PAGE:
High tax breaks, high gross revenue projections

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Successive Finance Ministers have continuously used the bogey of low tax revenue (gross) GDP % ratio to justify raising existing tax rates and/or levying new taxes. Let me explain. 

Consider, first of all, that the national GDP figure includes three sectors i.e. industry, services and agriculture while tax revenues include two sectors i.e. industry and services because agricultural income is tax-free - no state government having as yet displayed the courage or the imagination to levy a tax on agriculture. Most people are unaware that income tax on agriculture is within the domain of State Governments not the Centre. Therefore, the numerator (tax revenues) comprises of two sectors and the denominator (GDP) includes three sectors. In a country where agriculture contributes about 22% of India’s GDP, its inclusion in the total GDP figure can only depress the tax GDP ratio.

If we were to use the current method of indicating tax / GDP ratio the Revised Estimate for 2003-04 is 9.2% (Gross Tax Revenues Rs 2,54,923 crs, GDP at Rs 27,72,194 crs - current prices per Central Statistical Organization data). However, if agriculture and allied sector’s GDP (22.1%) is excluded from the total GDP, the tax GDP ratio shoots up by 28.2% to 11.8%. In years when agriculture constituted in excess of 30% of India’s GDP the actual tax GDP ratio was higher. 

The latest Budget has also used low tax GDP ratio % to justify fresh taxes / introduction of new ones. Further it has made some aggressive assumptions w.r.t increase in revenues. This article seeks to analyze the estimated increase, benchmark it with past trends and look at the revenue impact of specific direct tax proposals.

We now turn to a detailed analysis of the assumptions for increase in gross revenue. The table throws up some interesting analysis. (BE is 2004-05, RE is 2003-04,  2002-03 is Accounts).

Gross Tax Revenue Numbers - Trends                      Rs crs

Financial Year 2001-02 2002-03 RE03-04 BE 04-05
Real GDP Growth % 5.8 4.0 8.2 6.5
Agriculture 6.8 -5.2 9.1 3
Industry 3.3 6.4 8.7 8.7
Services 6.6 7.1 4.8 4.4
Centre Fiscal Deficit as a %of GDP 6.2 5.9 4.8 4.4
1.Gross Tax Revenues 187,060 216,266 254,923 317,733
% incr compared to p/year -0.8 15.6 17.9 24.6
2. Corporation Tax 36,609 46,172 62,986 88,436
% incr compared to p/year 2.6 26.1 36.4 40.4
3. Taxes on Income 32,004 36,858 40,269 50,929
% incr compared to p/year .8 15.1 9.2 26.5
4. Customs 40,268 44,852 49,350 54,250
% incr compared to p/year -15.3 11.4 10.0 9.9
5. Union Excise Duties 72,555 82,310 92,379 109,199
% incr compared to p/year 5.9 13.4 12.2 18.2

Source  - Budget documents 2004 and Receipts Budget 2004.

• Gross Tax Revenues are assumed to go up by 24.6% in BE vs. 17.9% in RE and 15.6% in 2002-03.
• Corporation Tax is assumed to go up by 40% in BE vs. 36% in RE and 26% in 2002-03.
• Taxes on Income other than corporation tax are assumed to go up by 26.5% in BE v 9.3% in RE, and 15.1% in 2002-03.
• Union Excise duties are assumed to go up by 18.2% in BE vs. 12.2% in RE and 13.4% in 2002-03.
• Customs are assumed to go up by 9.9% in BE vs. 10% in RE and 11.4% in 2002-03.

Starting 1995-96 only once i.e. in 1999-2000 did gross tax revenue grow at close to 20%. That too was on a lower base of Rs 143,797 crs in 1998-99 as compared to a higher base of Rs 254,923 crs in RE 2003-04. Further gross revenue growth at 17.9% in RE 03-04 is based on a real GDP growth of 8.2% while the economy is expected to grow at 6.5% in BE. Hence, Finance Minister Chidambaran’s assumption that tax revenues will grow by 24.6 % in the coming year seems far-fetched, even after considering the increase in the existing service tax rate, the extension of the service tax to a larger universe, the 2% education cess and the increase in excise on steel from 8% to 12%.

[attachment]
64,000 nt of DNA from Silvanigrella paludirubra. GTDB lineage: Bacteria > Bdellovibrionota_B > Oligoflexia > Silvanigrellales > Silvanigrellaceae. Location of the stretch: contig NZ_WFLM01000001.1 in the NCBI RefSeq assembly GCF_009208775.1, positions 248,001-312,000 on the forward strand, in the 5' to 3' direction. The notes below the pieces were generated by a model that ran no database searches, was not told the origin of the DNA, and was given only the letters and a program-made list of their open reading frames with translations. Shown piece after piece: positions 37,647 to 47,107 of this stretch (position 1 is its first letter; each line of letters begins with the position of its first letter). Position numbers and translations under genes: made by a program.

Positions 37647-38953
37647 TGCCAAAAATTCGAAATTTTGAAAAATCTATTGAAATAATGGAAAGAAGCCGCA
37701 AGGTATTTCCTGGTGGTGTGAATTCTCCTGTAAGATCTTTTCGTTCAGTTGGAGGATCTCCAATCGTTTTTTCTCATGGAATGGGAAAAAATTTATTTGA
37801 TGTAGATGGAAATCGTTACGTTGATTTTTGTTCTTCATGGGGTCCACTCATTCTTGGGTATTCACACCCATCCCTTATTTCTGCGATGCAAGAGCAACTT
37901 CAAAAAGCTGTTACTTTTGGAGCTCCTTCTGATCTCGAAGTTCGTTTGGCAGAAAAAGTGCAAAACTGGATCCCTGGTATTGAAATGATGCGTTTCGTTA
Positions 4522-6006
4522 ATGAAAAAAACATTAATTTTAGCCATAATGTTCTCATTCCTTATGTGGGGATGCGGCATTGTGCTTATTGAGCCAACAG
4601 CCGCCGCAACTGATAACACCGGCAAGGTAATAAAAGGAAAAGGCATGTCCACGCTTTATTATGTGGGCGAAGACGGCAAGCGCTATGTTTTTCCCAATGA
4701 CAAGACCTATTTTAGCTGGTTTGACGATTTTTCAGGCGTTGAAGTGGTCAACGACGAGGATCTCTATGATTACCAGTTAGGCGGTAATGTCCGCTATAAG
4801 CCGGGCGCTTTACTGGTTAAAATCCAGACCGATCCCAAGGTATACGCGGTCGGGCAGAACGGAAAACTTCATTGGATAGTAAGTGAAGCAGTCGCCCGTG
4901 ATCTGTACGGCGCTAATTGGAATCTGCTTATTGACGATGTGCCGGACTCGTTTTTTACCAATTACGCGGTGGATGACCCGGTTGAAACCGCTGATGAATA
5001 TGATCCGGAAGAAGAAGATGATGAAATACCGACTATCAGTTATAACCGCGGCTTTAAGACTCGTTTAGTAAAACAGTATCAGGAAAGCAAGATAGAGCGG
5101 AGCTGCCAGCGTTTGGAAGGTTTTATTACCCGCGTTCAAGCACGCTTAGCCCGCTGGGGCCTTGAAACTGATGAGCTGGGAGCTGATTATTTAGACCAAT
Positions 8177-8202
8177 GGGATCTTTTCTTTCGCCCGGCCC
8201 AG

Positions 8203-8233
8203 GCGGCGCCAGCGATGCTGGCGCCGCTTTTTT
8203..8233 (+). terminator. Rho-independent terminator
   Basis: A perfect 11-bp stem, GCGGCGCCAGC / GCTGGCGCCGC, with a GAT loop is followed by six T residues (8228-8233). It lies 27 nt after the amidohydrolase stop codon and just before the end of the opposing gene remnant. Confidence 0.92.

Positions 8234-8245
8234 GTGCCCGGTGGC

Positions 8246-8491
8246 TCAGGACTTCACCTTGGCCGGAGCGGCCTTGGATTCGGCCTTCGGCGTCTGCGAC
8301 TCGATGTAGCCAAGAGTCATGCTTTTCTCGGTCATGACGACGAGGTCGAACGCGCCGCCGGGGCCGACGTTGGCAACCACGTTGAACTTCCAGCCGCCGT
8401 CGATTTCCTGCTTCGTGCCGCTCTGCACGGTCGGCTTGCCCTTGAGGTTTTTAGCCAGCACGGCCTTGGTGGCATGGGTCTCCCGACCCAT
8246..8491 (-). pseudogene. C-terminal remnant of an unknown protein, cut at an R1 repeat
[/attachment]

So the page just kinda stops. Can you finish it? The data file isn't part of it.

The core question is: Can the economy grow at 8% again? Remember, that besides 2003-4, an 8% plus growth rate was achieved only thrice in the last fifty fours years – 1967-68 (8.1%), 1975-76 (9.0%) and 1998-89 (10.5%). Moreover, the Finance Minister’s projected growth rate of 6.5% assumes inflation staying within the 5.5% range. Inflation is currently hovering around 6.5 %. The Congress led UPA government has increased petrol prices by 8.55 % (Mumbai Rs 38.83 to Rs 42.15) in two months. And mind you, the full impact of increases in oil prices and service tax rates is yet to be felt.

Interestingly a continuous increase in global oil prices and depreciation of the rupee might ensure that the Finance Minister’s meets his tax revenues targets. “And each dollar increase in global prices nets the government Rs 250 crs more of customs revenue, Rs 600 crs of excise, and around Rs 800 crs of additional corporate taxes”. Business Standard editorial of August 2,2004.

Coming to Corporation Tax some of you might argue that, inspite of a fall in GDP growth; a 40% growth in revenues is achievable since industry growth rate is likely to be maintained at 6.7%. Conversely, in 2002-3 industry grew at .3 points lower i.e. 6.4% yet revenues from corporation tax were Rs 46,172 crs or 52% of BE projections. Another reason why direct tax targets might not be met are the various tax concessions given by the current and previous budgets. Some of them are discussed below.

Budget 2003 introduced a Tax holiday in respect of certain undertakings in Himachal Pradesh, Sikkim, Uttaranchal & North Eastern states (section 80IC applicable from assessment year 2004-05). If the conditions laid down in the section are satisfied 100% of the profits and gains of the industrial undertaking are exempt from tax for atleast five years. Not only that but also all units set up in Himachal & Uttaranchal enjoy 100% excise exemption for ten years. The full impact of this concession might be felt only this year since it takes time to set up a factory there. Typically non-core sector industries like fast moving consumer goods, pharma and consumer durable companies are most likely to set up their factories in these states. Hence, industrial growth need not necessarily result in tax growth.